Debbie Kreiser

Irish whistles, Petal

Debbie Kreiser has always loved music, and needs to be around it—otherwise, she gets what she calls “grumpy.” But it took a while for her to find the right environment for her personality within the larger world of music. Her parents, both originally from New York, had moved from Virginia to Jackson, Mississippi in 1971; her father was a forester. She was five years old and soon taking piano lessons. She loved practicing but hated performing. Recitals were torture, despite the fact that her teacher always brought cake and a wonderful sherbert punch! Starting in junior high school, Debbie played clarinet in the band. She loved the people and the relationships, but still dreaded performances, especially solos.

Debbie enrolled at the University of Southern Mississippi, starting a relationship that lasts to this day. She wasn’t sure what to major in but believed music ought to be her focus somehow. Music industry turned out to not be the answer, so she tried music education for two years. Performances still daunted her. She found out about the English Language Institute and switched to a program that would allow her to teach English to foreign students. She was still playing a variety of instruments, but now for fun, a great improvement. She ended up teaching at the ELI for sixteen years until a furlough based on budget cuts dovetailed nicely with the arrival of her daughter.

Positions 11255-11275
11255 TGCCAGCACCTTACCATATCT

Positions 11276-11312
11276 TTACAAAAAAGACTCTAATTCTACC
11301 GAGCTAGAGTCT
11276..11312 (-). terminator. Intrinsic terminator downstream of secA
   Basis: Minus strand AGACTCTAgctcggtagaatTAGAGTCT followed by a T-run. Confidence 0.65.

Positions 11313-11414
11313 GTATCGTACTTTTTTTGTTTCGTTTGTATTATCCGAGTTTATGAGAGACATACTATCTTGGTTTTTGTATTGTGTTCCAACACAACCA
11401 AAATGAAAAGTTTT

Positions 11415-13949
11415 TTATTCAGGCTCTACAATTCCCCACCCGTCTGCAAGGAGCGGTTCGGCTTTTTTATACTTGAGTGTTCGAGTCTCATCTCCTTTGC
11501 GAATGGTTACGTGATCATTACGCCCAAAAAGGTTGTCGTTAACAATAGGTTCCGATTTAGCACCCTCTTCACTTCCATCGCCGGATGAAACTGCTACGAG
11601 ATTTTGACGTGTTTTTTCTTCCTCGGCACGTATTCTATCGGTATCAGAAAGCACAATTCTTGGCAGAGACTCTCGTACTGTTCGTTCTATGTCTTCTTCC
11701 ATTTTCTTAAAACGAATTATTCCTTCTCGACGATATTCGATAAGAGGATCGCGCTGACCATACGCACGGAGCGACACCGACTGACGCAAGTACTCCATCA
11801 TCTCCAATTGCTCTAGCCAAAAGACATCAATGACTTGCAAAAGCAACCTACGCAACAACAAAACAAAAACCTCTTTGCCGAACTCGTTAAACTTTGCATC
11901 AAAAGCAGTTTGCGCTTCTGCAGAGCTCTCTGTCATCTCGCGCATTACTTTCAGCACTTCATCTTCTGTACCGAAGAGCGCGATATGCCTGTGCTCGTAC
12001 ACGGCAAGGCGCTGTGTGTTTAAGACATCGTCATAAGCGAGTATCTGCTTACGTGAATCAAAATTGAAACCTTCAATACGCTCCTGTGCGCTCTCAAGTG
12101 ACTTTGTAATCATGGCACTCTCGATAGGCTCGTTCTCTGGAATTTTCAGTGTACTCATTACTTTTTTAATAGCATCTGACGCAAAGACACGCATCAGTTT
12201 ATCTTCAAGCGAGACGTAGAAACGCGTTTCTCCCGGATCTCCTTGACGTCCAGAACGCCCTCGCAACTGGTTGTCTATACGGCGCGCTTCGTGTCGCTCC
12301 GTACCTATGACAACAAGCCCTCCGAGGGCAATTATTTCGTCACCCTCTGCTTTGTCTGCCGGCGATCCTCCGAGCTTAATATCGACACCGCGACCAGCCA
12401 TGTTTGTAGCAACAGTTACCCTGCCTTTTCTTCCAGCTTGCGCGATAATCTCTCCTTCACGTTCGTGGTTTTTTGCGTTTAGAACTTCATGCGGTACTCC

One weekend, Debbie was visiting her mother in the Jackson area and attended a Celtic fest there. She learned that there was an Irish dance group at USM. She started taking Irish dance lessons there. The teacher quit, and Debbie took over, despite being a beginner. She kept learning more about Irish dancing and Irish music while in Jackson to visit her mother. She taught the USM Irish Dance Society for some five years, though periodically frustrated by the inconstant enthusiasms of university students.

Debbie had been to Ireland with the USM marching band and visited again for her honeymoon. Since she played clarinet, it was easy to pick up the pennywhistle. In Dublin, she found these in baskets at checkout counters of many small shops for four dollars each! Back home she started working with guitarist Daniel Cornett and fiddler Bill Rogers, closed out the dance group (though this may return under the auspices of a local YMCA), and formed the ensemble Celtic Crossroads. Nowadays the group plays at festivals and occasionally in restaurants. It’s a special and satisfying musical experience, based on ensemble playing of fun music that calls out to her. They enjoy the sparkling medleys of jigs and reels and other genres. And the dance is still there, in the tempos of the pieces—you can’t help but move when you hear Celtic Crossroads play.

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